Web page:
Let’s get this straight. All-Wheel-Drives (AWD) are not for all.
The AWD is a design and function where all four wheels spin all the time which gives an added traction to the automobile. Unlike the 4WD where you can shift from a two wheel drive to a 4 wheel drive, the AWD vehicles operate on a permanent drive. AWD’s made their first appearance during the late 1930s when General Motors first introduced them. Today, the AWDs have decked up a lot of technological improvements ranging from advanced traction controls to electronic systems and bold vehicle design. They have earned a separate genre among automobiles making them a necessity in certain types of terrain and climate. However, for anyone thinking of buying one, there are a set of pros and cons to consider.
Upside: The extra traction is needed for an efficient drive over the rough and slippery terrain. The AWD is usually preferred in places of harsh winters and slippery terrain. During times of a sudden snowstorm, one can feel safer in getting back on an AWD.
Downside: Experts say that good traction help in moving over slippery surfaces and cutting corners but is not enough. A set of good snow tires and suspension are the fundamentals of the physics of optimum vehicle control.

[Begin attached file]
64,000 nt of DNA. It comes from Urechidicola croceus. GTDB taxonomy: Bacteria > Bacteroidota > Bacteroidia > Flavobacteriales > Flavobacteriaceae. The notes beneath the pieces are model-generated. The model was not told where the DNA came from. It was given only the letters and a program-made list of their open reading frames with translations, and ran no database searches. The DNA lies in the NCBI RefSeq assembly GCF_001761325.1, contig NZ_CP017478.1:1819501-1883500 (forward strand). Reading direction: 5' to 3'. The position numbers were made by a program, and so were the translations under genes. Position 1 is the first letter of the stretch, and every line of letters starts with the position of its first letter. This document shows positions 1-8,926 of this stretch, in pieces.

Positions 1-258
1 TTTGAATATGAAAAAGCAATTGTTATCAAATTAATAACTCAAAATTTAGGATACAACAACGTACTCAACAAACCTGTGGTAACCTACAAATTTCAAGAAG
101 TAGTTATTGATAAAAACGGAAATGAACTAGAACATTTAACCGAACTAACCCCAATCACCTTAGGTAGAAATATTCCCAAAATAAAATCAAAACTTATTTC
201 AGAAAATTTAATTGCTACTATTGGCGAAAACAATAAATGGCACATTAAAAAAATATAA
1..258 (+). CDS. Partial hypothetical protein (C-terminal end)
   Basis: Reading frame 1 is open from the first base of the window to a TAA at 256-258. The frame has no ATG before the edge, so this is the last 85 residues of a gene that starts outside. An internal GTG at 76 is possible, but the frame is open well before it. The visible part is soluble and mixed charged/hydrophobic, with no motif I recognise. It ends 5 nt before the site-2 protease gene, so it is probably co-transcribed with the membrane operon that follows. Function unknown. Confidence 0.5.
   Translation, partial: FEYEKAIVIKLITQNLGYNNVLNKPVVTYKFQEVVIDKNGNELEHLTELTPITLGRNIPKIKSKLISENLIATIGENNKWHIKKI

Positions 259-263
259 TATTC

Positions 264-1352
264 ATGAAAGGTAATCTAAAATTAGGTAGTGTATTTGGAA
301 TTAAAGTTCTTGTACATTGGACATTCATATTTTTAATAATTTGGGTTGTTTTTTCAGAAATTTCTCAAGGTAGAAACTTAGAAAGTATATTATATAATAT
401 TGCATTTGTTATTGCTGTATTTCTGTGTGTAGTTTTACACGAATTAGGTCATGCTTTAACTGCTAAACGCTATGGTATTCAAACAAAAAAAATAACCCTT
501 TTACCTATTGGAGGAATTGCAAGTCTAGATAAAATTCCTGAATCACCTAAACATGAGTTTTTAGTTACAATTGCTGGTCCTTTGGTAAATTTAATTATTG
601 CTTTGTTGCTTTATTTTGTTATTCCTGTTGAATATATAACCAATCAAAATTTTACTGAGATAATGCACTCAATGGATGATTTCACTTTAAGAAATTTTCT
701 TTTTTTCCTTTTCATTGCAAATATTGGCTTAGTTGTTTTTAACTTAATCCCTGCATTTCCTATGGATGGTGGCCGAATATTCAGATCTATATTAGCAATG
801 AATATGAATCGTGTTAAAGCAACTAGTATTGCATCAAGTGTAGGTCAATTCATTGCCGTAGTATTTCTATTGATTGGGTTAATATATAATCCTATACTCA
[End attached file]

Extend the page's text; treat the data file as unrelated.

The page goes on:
Upside: The AWDs design offers a huge space for at least 6 passengers and their luggage. Some of the AWD’s can carry up to 8 passengers and luggage efficiently. The vehicles are designed to drag weight across rough terrain ensuring safety to passengers. The modern all-wheel-drive design offers electronic stability control which gives more control to the vehicle.
Downside: Due to the heavy weight and complex engineering, the AWDs are not fuel efficient. The AWD gain more power by during more fuel than the two wheel drives.
Upside: The AWDs have a good resale value than the two wheel drive cars. You cannot me promised of a 100% resale value but your car will easier to sell for a better price than a two wheel drive. People living in the northern climate do not have to think about resale.
Downside: The reason why the AWDs have a good resale value is due to their high cost of purchase. Many AWD manufacturers charge a premium between $1500 and $3000. The AWD are expensive to maintain as they have a more complex engineering.
The final verdict is that you need an all-wheel-drive if you are living in harsh winter storms and have to travel through slippery roads. But if you are in places with milder climates, the AWD might not be the right fit.